Statewide, Local Irene Recovery Funds Have Raised $7 Million
11/14/11 7:34AM By John Dillon
| MP3 || Download MP3 |
(Host) In the ten weeks since Tropical Storm Irene ravaged the state, Vermonters have given generously to help those whose lives were up-ended by the storm.
Non-profit officials say at least $7 million has been raised through a combination of statewide efforts and dozens of local funds.
VPR's John Dillon follows the money.
(Dillon) Kara Fitzgerald and Ryan Wood-Beauchamp lost their land and their livelihood to the storm. The young farmers saw the Mill River in Cuttingsville drown their crops and sweep the topsoil off the fields.
The couple is determined to start over in a new place. But with a mortgage and much of the value of their land gone, they needed help to get back in business. That's where the private funds have stepped in. So far they've received roughly $70,000 through grants and individual donations.
(Wood Beauchamp) "We received a grant from the Vermont Community Foundation,
(Fitzgerald) "And through NOFA was a 5 thousand dollar grant. People write us letters and enclose money. Everything that we're accepting in donations is strictly to restart a farm."
(Dillon) NOFA is the Northeast Organic Farming Association of Vermont. It's raised $170,000 for organic farms damaged by the storm. The Vermont Community Foundation also has a dedicated fund for farmers.
Community Fund President Stuart Comstock-Gay says the foundation mobilized in the week after the storm to advise donors on where money was needed. It then set up specific funds to fill the gaps.
(Comstock-Gay) "And so we quickly jumped in and said, ‘OK, who's already doing the things on the ground?' And make sure they get the attention they need. And let's find the areas where nobody's doing it and fill that."
(Dillon) That analysis led to the farm program, a fund to help non-profits, and a separate pot of money to help mobile home residents dispose of their damaged buildings.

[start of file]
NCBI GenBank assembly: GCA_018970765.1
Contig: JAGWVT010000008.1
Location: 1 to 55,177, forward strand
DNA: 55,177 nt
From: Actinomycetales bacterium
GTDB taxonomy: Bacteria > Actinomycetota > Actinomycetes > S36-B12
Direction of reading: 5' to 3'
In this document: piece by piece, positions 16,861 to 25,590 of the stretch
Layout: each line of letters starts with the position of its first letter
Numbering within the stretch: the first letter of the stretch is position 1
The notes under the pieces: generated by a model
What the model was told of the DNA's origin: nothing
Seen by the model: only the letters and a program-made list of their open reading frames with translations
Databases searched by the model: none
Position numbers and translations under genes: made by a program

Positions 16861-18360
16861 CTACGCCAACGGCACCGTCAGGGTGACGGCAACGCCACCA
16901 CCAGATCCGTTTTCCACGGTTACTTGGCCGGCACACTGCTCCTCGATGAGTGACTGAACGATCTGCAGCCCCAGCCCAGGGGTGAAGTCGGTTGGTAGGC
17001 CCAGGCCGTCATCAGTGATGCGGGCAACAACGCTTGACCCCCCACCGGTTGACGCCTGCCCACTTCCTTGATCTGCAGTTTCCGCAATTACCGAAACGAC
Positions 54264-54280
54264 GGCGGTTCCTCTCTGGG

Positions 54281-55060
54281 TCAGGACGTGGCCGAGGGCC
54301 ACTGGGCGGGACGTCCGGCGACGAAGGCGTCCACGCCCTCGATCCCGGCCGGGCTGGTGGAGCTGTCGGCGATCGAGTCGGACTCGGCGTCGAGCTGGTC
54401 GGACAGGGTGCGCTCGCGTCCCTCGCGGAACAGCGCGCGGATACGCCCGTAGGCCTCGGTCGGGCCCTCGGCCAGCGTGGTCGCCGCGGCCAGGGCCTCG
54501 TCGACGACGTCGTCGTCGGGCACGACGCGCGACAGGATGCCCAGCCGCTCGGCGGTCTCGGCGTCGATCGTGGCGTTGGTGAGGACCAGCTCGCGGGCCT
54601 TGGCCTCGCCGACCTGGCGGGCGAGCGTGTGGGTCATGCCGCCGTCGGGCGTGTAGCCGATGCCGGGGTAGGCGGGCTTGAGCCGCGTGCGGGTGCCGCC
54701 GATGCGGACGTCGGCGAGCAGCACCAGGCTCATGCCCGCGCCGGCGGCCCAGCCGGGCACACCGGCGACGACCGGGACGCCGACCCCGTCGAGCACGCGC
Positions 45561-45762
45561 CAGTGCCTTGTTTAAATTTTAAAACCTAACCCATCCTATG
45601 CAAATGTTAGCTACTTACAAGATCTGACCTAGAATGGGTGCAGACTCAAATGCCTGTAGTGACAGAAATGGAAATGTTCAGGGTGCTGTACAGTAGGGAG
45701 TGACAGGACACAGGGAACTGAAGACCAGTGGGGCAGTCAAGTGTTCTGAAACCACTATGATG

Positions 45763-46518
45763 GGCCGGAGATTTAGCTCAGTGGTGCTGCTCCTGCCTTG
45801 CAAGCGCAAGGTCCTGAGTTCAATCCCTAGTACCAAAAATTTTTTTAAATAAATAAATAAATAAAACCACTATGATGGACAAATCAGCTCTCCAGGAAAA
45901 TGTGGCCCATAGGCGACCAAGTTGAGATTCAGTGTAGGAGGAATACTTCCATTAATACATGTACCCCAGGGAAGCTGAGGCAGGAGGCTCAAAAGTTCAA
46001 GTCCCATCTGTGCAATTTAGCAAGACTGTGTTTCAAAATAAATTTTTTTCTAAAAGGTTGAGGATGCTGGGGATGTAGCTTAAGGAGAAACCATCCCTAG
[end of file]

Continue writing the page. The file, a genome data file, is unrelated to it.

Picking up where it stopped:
The foundation also serves as an information clearinghouse for the dozens of local efforts that have sprung up around the state. A spreadsheet posted on the foundation's web site lists pages and pages of local funds and volunteer organizations all helping with Irene.
Of the $7 million that's been raised, the Community Foundation oversees $3.3 million. Local groups have raised $2 million. Then there's $1.6 million raised by the Vermont Long Term Disaster Recovery Group, a body appointed by the governor to steer long-term recovery efforts.
Chris Graff, a former journalist and now an executive with National Life in Montpelier, is the group's secretary. Graff says the goal is to pick up where FEMA or other programs leave off.
Graff predicts at least $10 million will be needed for long term recovery efforts. But just as important, he says, is helping people navigate the programs and resources that are available at the state and local level. His organization will use caseworkers to make the process easier.
(Graff) "It can't be a maze for the flood victims. It has to be simple. And that what the long term disaster recovery group is doing, working with a lot of partners, the voluntary organizations, the state, the Vermont Community Foundation, trying to make sure the flood victims have one place to go and one caseworker to help them, from day one."
(Dillon) Some Irene-related causes have been relatively easy to fundraise for. Farm initiatives have raise money with little effort probably because Vermont agriculture has an iconic, national image.
Todd Bailey, a Montpelier lobbyist, stepped in after Irene to raise money for other Vermont businesses that may not have such a well known brand.
(Bailey) "There's a real need to support businesses with grants as opposed to loans so that they can get some recovery effort going quickly instead of having to go through that process of acquiring loans that may take a long time or may be an interest rate or a lien that they can't afford."
(Dillon) The business focused fund has raised about $350,000, and hopes to exceed half a million.
Comstock-Gay from the Community Foundation says donors want their money to go to work quickly. But the public also expects accountability on how the funds are used.
(Comstock-Gay) "People should be asking us, they should be asking the long term fund, the Red Cross, ask all of us: ‘what are you doing with this, and how's it going?' And know that we can be better at it, and know that we are moving it out as fast as we can. But we also want to be responsible with it."
(Dillon) He says his foundation has waived any management fees for the Irene funds it oversees.For VPR News, I'm John Dillon